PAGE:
I have asked a simple thing from my official senior as:

Can you please provide me the data to work on.

So his reply was

when you say can you do you mean that If I can provide the data or not.

I felt like my question was wrong which has made a bad impression on him. Since my intention was not wrong only choice of words got wrong.

My question is:- What is the best way to ask for something from your senior in official language.

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    Is your client a native English speaker or are you communicating in English because it's the best common language? I suspect the second because the grammar of his reply is poor. Your question would be understood perfectly by native English speakers and only an unreasonable person would respond as rudely as that, particularly if they acutually wanted the work doing. The only change you could have made was either to leave out "can" or replace it with "would" but, again, most native English speakers would hardly notice the difference. – BoldBen Feb 19 at 10:41

Occasionally people interpret can you as an insult because they feel that their ability is being called into question. To avoid future problems you might try some of the following responses:

1.) "Hi ___ (name of client)! This week is perfect for me to work on your project. If it's not too much trouble, would you please send me your data so that I can get started working on it?" (This is not very direct, nor formal, but it does make a request for what you need and politely implies that they need to take action to avoid project delays.)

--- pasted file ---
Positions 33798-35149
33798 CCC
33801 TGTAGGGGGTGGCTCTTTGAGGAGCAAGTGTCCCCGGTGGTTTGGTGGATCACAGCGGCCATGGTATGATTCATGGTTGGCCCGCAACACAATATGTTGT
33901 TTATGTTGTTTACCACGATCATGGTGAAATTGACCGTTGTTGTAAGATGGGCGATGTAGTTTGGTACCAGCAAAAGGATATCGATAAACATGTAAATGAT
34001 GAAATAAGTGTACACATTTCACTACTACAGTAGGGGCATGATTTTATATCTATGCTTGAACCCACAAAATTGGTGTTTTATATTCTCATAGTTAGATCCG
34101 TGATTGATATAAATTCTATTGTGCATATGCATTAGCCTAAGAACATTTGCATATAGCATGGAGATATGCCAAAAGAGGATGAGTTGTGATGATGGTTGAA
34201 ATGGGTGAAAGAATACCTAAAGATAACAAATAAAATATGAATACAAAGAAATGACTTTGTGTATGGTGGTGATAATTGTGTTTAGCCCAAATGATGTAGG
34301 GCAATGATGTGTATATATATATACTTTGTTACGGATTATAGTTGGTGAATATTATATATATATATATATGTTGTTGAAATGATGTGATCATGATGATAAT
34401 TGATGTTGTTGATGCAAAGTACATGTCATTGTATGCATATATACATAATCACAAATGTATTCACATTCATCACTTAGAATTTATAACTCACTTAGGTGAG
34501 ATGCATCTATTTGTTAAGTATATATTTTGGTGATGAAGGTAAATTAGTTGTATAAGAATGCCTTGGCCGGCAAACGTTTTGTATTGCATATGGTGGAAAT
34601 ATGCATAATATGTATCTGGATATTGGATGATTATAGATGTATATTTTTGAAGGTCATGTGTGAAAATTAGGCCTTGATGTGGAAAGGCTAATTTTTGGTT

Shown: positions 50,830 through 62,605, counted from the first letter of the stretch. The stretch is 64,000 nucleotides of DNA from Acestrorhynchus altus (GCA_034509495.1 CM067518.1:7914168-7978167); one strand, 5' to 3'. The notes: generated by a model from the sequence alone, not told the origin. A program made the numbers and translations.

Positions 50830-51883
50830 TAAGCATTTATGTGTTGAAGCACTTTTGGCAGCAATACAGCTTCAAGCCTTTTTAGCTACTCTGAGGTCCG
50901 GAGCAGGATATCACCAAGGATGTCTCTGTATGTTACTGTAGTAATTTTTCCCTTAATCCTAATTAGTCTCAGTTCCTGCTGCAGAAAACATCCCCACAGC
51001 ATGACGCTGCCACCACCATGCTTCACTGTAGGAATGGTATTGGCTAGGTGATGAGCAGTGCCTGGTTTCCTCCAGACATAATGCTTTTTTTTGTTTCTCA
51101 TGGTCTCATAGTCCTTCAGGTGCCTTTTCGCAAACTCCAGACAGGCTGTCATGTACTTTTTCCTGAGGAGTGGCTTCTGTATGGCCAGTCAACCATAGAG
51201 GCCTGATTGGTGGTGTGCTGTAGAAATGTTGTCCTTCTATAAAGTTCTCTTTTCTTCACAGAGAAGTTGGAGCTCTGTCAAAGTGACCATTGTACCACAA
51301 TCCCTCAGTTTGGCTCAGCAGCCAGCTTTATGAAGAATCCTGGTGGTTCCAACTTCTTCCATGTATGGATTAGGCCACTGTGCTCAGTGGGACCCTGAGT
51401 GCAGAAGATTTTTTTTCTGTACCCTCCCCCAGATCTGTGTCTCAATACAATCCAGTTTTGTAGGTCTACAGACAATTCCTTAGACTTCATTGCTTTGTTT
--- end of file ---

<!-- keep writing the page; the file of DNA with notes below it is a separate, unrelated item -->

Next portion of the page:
2.) "Dear ___ (name of client/appropriate honorific), I am ready to work on your project. Please send me the necessary data at your earliest convenience." (This is more formal and direct, but still fairly polite in tone.

3.) "Dear ____ (name of person to whom you are addressing the correspondence), Please send me the data that I need. Thank you."(This is very direct.)

As a native speaker (I'm American), I would not have been offended by your email nor would I have had trouble correctly determining the meaning of what you had written. In fact, I have actually received a great number of similar emails, with almost that exact wording, from other native speakers.

Best of luck!


It's unfortunate that your client responded that way.

Although "can" historically refers to the ability to do something, most people accept it as a willingness to do something as well.

Replacing "can you" with "might you" or "will you please*" should help avoid a repeat, but as others have said, your client was unreasonable.

*You can use "please" for extra politeness in any option, but definitely use it with "will you"; otherwise it can be seen as an order.

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